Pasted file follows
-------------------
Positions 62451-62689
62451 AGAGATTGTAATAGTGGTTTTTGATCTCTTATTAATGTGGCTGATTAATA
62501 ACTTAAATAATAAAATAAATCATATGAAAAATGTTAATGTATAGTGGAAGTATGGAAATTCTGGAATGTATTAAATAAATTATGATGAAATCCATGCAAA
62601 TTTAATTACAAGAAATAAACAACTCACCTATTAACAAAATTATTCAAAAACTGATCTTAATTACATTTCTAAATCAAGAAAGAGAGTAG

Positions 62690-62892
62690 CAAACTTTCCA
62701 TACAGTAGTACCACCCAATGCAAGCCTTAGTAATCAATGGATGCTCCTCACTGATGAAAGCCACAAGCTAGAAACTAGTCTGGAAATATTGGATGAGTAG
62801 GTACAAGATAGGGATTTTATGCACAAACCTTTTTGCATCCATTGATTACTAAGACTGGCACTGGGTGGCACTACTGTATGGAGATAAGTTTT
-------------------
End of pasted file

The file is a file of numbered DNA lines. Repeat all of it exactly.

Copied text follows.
Positions 62451-62689
62451 AGAGATTGTAATAGTGGTTTTTGATCTCTTATTAATGTGGCTGATTAATA
62501 ACTTAAATAATAAAATAAATCATATGAAAAATGTTAATGTATAGTGGAAGTATGGAAATTCTGGAATGTATTAAATAAATTATGATGAAATCCATGCAAA
62601 TTTAATTACAAGAAATAAACAACTCACCTATTAACAAAATTATTCAAAAACTGATCTTAATTACATTTCTAAATCAAGAAAGAGAGTAG

Positions 62690-62892
62690 CAAACTTTCCA
62701 TACAGTAGTACCACCCAATGCAAGCCTTAGTAATCAATGGATGCTCCTCACTGATGAAAGCCACAAGCTAGAAACTAGTCTGGAAATATTGGATGAGTAG
62801 GTACAAGATAGGGATTTTATGCACAAACCTTTTTGCATCCATTGATTACTAAGACTGGCACTGGGTGGCACTACTGTATGGAGATAAGTTTT